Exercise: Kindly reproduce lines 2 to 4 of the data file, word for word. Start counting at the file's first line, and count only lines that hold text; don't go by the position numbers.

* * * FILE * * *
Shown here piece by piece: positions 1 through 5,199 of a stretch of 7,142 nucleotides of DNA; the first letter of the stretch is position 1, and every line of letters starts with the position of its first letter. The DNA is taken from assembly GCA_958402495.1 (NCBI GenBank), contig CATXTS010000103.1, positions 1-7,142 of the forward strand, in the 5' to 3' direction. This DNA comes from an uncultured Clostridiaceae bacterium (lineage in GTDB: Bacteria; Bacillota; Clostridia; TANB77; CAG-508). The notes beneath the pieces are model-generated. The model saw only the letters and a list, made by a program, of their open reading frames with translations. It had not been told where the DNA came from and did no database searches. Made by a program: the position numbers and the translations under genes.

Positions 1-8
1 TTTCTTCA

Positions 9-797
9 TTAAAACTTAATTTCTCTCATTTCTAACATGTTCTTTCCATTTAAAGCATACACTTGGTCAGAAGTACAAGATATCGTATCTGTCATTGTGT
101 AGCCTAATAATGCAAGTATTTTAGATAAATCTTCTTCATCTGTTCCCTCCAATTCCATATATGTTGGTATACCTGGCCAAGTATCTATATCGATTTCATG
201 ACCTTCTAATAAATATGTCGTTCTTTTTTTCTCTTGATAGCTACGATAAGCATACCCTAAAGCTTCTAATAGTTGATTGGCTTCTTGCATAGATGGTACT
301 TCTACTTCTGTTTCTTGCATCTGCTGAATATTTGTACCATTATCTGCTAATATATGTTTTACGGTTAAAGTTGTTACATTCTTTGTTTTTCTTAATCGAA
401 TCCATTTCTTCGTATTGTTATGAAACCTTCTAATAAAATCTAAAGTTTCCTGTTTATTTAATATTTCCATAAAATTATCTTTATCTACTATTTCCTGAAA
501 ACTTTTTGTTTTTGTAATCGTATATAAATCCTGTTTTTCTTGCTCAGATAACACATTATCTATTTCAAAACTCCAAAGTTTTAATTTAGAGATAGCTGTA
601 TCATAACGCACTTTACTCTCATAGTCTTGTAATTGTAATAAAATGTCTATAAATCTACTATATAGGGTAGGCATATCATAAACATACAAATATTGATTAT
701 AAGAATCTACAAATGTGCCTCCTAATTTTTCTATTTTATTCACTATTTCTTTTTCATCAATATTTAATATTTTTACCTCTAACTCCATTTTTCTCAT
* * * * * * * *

Positions 1-8
1 TTTCTTCA

Positions 9-797